Back in July, British “axial-flux” electric motor startup YASA was acquired by Mercedes-Benz for an undisclosed amount. YASA’s electric motors generated considerable EV industry interest because of their efficiency, high power density, small size and low weight.
Indeed, Rolls-Royce, best known in aviation for its jet engines, employed YASA engines in its all-electric airplane “Spirit of Innovation” which recently completed a 15-minute test flight.
But it’s emerged today that there was, to put it mildly, more to the deal than met the eye.
It turns out that a new company, Evolito, was spun out of YASA before its acquisition by Mercedes-Benz, taking with it an electric motor it describes as ultra-high-performance, low-weight and most suitable for the aerospace industry.
The prospect now is that Evolito will pick up in the aerospace world where YASA left off in the automotive world. Evolito’s lead investors are Waypoint Capital and Oxford Science Enterprises (OSE).
The implication is that because YASA’s technology has proven itself in high-volume production in the automotive industry, Evolito could have particular advantages in aerospace.
Evolito claims its motors are “ultra-high-performance, low-weight axial-flux motors” and its power electronics are “smaller, lighter and more robust than any other competing technology” with wide potential applications in electric vertical take-off and landing (eVTOL), fixed wing and distributed electric propulsion applications such as urban air mobility (UAM).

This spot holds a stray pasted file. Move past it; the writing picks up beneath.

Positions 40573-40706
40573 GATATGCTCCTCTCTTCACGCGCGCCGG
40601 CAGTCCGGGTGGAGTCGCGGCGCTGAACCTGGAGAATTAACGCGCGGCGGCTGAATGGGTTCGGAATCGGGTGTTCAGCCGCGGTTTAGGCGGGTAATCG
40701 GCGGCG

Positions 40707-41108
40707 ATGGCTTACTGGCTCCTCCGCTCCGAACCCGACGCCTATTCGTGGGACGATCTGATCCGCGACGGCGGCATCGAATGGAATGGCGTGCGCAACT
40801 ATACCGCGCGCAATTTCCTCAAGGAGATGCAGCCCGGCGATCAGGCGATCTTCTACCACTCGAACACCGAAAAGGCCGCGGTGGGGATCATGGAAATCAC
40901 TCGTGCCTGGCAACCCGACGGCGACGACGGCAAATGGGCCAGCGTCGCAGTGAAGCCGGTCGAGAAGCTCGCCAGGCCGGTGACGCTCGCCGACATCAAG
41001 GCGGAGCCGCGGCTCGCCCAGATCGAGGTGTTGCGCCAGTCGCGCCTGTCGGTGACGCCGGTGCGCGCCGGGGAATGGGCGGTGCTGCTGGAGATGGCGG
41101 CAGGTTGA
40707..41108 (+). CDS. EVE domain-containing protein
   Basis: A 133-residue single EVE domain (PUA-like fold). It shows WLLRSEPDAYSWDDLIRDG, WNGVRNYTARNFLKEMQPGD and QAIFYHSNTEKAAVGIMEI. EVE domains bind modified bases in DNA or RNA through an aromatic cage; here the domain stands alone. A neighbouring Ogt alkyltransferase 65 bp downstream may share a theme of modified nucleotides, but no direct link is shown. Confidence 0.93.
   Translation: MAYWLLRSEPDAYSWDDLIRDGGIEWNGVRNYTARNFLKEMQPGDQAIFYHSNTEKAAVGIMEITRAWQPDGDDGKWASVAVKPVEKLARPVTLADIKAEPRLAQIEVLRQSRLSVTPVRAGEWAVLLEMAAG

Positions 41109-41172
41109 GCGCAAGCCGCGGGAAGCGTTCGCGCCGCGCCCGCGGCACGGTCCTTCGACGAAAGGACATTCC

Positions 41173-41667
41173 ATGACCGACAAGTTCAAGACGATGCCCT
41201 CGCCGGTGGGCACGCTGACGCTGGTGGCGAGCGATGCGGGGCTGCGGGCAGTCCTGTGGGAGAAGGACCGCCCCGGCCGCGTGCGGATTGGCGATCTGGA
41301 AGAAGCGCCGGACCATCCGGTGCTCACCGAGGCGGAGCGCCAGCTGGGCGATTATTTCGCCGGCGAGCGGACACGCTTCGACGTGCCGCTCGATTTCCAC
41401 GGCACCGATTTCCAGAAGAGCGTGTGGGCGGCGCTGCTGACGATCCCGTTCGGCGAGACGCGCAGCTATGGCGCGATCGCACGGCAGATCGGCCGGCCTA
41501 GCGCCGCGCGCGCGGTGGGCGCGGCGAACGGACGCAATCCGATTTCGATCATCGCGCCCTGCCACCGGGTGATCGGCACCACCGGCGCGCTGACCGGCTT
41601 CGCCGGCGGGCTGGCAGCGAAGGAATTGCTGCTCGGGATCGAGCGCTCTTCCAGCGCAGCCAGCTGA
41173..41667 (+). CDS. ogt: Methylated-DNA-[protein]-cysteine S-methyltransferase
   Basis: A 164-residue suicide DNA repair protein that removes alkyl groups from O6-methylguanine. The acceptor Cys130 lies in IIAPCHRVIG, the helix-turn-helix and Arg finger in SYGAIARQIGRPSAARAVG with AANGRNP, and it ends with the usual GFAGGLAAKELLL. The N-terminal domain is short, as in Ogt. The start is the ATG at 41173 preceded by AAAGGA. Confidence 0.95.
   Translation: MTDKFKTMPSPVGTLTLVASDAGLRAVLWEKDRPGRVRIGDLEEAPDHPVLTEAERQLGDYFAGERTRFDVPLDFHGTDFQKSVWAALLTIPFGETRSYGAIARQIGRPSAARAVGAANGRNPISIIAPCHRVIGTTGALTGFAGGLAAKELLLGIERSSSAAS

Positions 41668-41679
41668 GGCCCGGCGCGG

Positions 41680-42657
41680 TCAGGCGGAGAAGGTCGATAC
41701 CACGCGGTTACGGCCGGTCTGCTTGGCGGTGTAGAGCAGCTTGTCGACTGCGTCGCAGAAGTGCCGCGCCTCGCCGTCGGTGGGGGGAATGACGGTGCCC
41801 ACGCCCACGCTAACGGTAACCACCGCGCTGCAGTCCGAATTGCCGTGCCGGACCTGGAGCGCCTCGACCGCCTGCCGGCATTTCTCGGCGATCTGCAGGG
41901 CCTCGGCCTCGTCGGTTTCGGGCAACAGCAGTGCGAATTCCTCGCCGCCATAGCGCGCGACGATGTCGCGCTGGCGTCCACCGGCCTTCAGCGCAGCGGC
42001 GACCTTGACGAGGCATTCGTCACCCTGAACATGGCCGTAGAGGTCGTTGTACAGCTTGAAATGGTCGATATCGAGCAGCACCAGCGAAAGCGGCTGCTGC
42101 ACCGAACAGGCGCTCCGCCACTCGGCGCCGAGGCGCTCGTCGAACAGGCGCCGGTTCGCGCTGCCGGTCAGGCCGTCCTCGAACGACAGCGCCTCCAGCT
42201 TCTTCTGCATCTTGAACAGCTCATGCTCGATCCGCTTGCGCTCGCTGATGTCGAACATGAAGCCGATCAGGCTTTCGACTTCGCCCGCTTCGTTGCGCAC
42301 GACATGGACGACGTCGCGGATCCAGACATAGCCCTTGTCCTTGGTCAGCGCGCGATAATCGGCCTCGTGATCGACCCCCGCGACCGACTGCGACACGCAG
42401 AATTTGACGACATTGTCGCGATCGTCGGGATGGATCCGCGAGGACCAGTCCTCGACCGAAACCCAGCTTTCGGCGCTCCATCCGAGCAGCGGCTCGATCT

Gareth Morris, managing director, Evolito said:
Electrification in aerospace is some 10 years behind that of the automotive industry, but the market potential is huge. Electric vertical take-off and landing, electric helicopter, fixed wing and urban air mobility aircraft need high power density, low-weight electric powertrains with inherently high safety factors — a combination of attributes that are unique to our axial-flux electric motor and power electronics. By leveraging YASA’s unique IP in the aerospace market, Evolito will fast-track the commercialization of electric flight and transform mobility as we know it.
Many of these claims appear to ring true. After personally visiting the YASA factory and having the advantages of the “topology” of its engine explained in great detail, I would be extremely hard-pressed to argue against the claims made for it. It’s this technology that Evolito is now taking forward into the aerospace industry, and it looks like it will be a very bright future indeed.
Cyrus Jilla, partner and board director, Waypoint Capital said:
At Waypoint, one of our thematic interests is in energy transition and sustainability, including electrification. We look to invest in businesses with unique disruptive technology led by outstanding teams. Evolito is a perfect fit for us and we look forward to backing the team as they develop their game-changing electrification solutions for the aerospace market, making emissions-free flight a reality.
Alexis Zervoglos, senior partner, OSE added:
The electrification of flight is one of the most exciting market opportunities of our time. Realizing this potential will require innovative new technology and an ability to scale to meet the fast-emerging demand. OSE is delighted to be supporting Evolito on its mission to accelerate the adoption of electric flight.
The market for electric drive solutions for urban applications is forecast to grow to $90 billion and 160,000 vehicles by 2050, according to some industry experts.
(Just no one tell them about Aviato, OK?)